Nocebo is the enemy, not placebo. A meta-analysis of reported side effects after placebo treatment in headaches.Cephalalgia. 2011 Apr; 31(5):550-61.C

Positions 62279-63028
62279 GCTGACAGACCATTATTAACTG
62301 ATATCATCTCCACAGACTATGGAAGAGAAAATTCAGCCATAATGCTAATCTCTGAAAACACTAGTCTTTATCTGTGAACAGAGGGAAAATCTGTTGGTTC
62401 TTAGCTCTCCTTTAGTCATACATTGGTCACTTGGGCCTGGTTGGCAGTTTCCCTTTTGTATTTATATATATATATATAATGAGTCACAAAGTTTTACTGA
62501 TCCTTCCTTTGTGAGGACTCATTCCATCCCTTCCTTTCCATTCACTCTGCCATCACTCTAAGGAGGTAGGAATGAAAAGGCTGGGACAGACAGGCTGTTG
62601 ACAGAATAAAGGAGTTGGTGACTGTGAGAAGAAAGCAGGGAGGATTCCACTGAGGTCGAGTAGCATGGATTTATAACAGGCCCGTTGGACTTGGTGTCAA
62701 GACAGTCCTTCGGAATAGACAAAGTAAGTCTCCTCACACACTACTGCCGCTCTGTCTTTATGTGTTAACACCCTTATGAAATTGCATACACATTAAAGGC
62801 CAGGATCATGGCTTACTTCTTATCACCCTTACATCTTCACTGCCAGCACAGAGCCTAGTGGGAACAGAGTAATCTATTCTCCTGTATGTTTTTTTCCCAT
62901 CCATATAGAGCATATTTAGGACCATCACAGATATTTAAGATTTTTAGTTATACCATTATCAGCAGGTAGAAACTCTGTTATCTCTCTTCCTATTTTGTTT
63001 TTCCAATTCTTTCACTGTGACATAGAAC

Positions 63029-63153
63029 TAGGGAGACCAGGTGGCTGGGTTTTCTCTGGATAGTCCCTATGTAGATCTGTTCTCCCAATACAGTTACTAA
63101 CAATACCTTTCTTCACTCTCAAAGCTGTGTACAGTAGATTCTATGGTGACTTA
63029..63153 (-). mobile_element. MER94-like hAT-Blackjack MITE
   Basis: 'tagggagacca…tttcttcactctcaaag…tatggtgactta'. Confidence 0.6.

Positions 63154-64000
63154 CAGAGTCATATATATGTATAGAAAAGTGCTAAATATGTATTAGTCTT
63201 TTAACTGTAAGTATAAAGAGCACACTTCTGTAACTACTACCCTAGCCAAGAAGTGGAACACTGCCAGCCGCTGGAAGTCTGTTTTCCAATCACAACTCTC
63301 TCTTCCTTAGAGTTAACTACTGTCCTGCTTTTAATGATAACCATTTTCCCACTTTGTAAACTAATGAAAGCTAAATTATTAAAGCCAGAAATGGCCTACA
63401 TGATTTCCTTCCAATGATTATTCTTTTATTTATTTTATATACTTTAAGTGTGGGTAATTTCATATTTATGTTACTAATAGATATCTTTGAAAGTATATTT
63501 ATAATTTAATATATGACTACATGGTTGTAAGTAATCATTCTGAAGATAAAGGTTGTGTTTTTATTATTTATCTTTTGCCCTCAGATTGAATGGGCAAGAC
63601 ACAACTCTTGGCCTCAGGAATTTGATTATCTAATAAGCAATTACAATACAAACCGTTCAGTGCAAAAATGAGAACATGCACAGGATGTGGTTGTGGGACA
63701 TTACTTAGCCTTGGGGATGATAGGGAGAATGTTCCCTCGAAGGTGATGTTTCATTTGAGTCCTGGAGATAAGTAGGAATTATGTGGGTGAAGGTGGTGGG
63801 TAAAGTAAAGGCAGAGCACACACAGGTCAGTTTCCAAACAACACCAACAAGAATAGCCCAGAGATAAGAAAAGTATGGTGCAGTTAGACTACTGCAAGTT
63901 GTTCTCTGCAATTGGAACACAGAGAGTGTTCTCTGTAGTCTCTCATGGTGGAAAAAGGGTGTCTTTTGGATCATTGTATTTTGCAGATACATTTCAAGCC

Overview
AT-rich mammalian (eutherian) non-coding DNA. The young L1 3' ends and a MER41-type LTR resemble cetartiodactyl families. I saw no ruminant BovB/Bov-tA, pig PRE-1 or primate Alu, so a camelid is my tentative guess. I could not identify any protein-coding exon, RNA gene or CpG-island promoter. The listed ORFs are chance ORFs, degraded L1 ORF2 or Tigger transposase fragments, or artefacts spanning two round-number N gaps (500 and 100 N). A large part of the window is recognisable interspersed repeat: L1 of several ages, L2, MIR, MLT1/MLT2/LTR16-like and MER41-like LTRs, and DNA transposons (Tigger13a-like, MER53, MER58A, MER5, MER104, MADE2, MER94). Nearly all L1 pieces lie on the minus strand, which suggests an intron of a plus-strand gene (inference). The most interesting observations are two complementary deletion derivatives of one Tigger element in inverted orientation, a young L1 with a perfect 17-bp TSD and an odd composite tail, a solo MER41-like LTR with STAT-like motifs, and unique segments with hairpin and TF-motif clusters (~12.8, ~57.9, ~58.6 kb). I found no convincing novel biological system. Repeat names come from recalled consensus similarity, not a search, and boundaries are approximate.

The aim was to determine the magnitude of the nocebo (adverse effects following placebo administration) in clinical trials for primary headache disorders. We reviewed randomized, placebo-controlled studies for migraine, tension-type headache (TTH), and cluster headache treatments published between 1998 and 2009. The frequency of nocebo was estimated by the percentage of placebo-treated patients reporting at least one adverse side effect. The dropout frequency was estimated by the percentage of placebo-treated patients who discontinued the treatment due to intolerance. In studies of symptomatic treatment for migraine, the nocebo and dropout frequencies were 18.45% and 0.33%, but rose to 42.78% and 4.75% in preventative treatment studies. In trials for prevention of TTH, nocebo and dropout frequencies were 23.99% and 5.44%. For symptomatic treatment of cluster headache, the nocebo frequency was 18.67%. Nocebo is prevalent in clinical trials for primary headaches, particularly in preventive treatment studies. Dropouts due to nocebo effect may confound the interpretation of many clinical trials.